Monday, October 15, 2012

aves vs. monchichi

Lately, Aves has had alot of practice mastering the art of the tantrum.  OK, who's kidding who?  There is no art to tantrumming.  It's a primal display of emotions and very, very irritating.

This is how the tantrum usually goes with me and Aves:

1. Aves is happily doing something.
2. Mom expresses discontent with the "something" Aves is doing.
3. Aves feels indignant and expresses discontent at Mom's discontent.
4. Mom emphasizes her discontent and indicates what she prefers Aves to be doing.
5. Aves starts crying.
6. Mom tries to calm Aves down at the same time maintaining her stance on the matter.
7. Aves crying continues to escalate (because she's not getting her way) until she has reached tantrum status.
8. Mom (surprisingly still calm in the face of a tantrum) calms Aves down.
9. Aves calms down a bit but remains indignant, muttering things along the lines of "hating" this and "no like" that.
10. Mom maintains her stance and tries to "reason" with Aves.
11. Aves crying re-escalates to a tantrum.
12. Go back to step 8 and repeat.

The last time this happened (on Tuesday), it took close to an hour to get Aves to calm down and not re-escalate.  This has been going on for awhile now and it seemed like we needed to try something new.  So the next time I saw Aves going down the tantrum path (on Wednesday!), I tried a different approach:

It was after dinner and Aves wanted an ice cream cone for dessert.  To be fair to Aves, I understood that she wanted the ice cream cone because the previous night, she had a tantrum instead of getting an ice cream cone like Josh.  She likely felt that this night, it was her turn to have ice cream.

But Bri's mom had bought us a box of chocolates to celebrate our anniversary and we had already decided to share the box of chocolates for dessert (which is what prompted Aves to say that she wanted ice cream instead).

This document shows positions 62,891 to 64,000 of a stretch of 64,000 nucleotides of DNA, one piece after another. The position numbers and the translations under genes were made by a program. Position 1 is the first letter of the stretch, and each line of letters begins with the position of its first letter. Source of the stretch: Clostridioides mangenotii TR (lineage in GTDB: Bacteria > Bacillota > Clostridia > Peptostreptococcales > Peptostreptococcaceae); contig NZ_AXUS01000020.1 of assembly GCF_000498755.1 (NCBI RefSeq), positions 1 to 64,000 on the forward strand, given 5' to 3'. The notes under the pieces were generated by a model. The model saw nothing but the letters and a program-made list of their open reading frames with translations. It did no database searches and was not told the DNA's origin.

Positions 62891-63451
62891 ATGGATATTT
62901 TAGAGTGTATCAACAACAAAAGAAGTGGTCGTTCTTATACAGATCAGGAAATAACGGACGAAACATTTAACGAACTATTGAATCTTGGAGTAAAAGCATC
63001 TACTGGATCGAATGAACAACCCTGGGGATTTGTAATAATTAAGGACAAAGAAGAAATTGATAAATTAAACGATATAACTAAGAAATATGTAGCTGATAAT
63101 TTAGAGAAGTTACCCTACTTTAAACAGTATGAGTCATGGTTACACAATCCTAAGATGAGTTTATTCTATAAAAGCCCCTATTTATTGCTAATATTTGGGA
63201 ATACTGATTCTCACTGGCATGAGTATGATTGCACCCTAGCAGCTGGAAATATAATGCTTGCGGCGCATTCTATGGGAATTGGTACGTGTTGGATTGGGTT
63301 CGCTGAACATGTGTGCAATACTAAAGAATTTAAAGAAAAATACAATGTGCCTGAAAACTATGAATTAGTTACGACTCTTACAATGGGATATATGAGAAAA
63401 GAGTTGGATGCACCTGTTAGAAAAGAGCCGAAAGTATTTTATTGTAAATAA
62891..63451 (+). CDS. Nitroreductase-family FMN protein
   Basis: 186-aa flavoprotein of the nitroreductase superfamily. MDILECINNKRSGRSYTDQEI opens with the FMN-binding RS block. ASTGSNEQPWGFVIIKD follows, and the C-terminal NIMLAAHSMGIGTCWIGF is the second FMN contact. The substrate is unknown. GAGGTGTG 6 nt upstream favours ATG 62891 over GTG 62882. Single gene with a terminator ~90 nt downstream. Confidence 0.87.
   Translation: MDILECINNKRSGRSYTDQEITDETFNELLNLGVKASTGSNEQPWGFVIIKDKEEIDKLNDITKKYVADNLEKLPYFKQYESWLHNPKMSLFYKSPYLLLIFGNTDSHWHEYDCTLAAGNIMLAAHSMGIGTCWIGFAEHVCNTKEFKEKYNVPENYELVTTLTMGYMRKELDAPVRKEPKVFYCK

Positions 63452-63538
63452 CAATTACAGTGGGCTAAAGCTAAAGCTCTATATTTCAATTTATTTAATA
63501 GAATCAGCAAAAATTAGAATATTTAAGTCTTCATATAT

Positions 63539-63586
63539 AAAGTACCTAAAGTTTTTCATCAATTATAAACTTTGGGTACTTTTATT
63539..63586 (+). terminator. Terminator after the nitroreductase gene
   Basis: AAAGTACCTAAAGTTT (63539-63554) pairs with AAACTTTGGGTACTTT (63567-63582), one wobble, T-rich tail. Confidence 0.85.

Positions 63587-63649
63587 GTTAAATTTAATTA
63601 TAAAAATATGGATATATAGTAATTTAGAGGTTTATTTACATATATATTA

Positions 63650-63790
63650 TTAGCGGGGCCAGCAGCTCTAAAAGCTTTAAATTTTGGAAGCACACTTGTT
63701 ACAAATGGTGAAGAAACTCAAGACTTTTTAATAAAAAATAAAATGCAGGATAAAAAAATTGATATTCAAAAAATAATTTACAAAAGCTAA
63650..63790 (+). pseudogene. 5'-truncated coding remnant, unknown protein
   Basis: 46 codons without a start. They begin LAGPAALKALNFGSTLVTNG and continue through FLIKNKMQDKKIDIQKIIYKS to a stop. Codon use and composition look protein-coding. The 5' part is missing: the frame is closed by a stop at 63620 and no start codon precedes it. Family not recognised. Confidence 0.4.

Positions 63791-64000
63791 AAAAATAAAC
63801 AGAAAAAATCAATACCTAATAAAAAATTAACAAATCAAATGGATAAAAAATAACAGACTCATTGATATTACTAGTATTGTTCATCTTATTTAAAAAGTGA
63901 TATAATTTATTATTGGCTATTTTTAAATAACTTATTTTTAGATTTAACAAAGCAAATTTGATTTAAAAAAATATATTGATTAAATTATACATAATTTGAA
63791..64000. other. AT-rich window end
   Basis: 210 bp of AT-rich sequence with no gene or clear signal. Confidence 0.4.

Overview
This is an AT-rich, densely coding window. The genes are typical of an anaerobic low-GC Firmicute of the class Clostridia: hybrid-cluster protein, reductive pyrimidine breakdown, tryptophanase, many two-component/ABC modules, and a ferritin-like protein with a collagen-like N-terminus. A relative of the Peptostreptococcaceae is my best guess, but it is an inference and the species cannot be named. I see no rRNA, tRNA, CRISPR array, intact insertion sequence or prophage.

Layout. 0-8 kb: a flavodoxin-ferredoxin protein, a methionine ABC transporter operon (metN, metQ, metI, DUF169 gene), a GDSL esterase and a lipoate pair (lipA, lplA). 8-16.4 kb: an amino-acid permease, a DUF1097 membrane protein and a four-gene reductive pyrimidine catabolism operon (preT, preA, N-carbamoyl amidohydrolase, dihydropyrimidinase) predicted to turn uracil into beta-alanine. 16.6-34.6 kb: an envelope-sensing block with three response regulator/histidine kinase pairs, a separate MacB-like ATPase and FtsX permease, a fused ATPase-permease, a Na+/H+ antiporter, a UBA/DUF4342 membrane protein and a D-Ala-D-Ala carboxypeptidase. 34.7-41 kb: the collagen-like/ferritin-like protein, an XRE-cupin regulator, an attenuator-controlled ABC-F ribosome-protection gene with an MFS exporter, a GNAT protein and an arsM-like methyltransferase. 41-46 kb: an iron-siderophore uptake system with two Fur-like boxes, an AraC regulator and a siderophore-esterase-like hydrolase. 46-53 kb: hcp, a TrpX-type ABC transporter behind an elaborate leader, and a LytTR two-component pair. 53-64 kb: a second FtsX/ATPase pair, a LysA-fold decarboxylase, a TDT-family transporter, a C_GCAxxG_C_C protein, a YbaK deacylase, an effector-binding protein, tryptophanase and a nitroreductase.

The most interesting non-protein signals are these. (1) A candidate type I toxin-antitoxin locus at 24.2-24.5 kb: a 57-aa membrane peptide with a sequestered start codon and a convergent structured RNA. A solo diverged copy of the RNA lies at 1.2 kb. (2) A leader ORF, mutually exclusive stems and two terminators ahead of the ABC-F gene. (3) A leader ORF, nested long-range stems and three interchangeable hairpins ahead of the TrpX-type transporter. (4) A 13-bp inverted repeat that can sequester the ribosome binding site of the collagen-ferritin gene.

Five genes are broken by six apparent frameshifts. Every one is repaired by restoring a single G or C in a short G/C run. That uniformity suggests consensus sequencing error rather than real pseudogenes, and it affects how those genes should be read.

I wasn't about to cave in to her whims, especially in light of the fact that we don't do make-ups for bad behaviour the previous night!  I told her that we were having chocolate, not ice cream, tonight and she would have the ice cream another night.

Uh-oh.  Aves was ramping up (can you believe the child was having a tantrum because we were going to have chocolate instead of ice cream?!).

So, I ran into the living room and grabbed her girl and boy monchichis.  I went back to the kitchen and showed Aves that monchichi was talking into my ear.  I said, "Look, Aves!  Monchichi said he wants chocolate and not ice cream."  Aves stopped mid-whine, with wet eyes, and started laughing.  So I continued, "Are you sure you want chocolate, monchichi?" (I help monchichi give a nod).

Aves continued to laugh thinking this was hilarious!  I pretended to make monchichi eat the chocolate, "Om nom nom nom.".  Aves laughed and laughed and laughed.  Oh my gosh.  It worked!

Finally, I nonchalantly asked Aves, "See, Aves?  Do you want chocolate like monchichi?".

The smile abruptly disappeared from Aves' face and she said, "No.  I want ice cream."



Len said...

You've just described a good percentage of our interactions with our 8 year old daughter. I very much doubt monchichis would work for us either...with two smart parents, she's got an overly healthy suspicion of being tricked.

Love your writing, hope you and family are well.

Bri said...

Why do her tantrums always seem to revolve around food I wonder?!?!

Anonymous said...

Ok, that's awesome. Just when you think you get ahead a step, they push you right back to where you started. I so understand that scenario....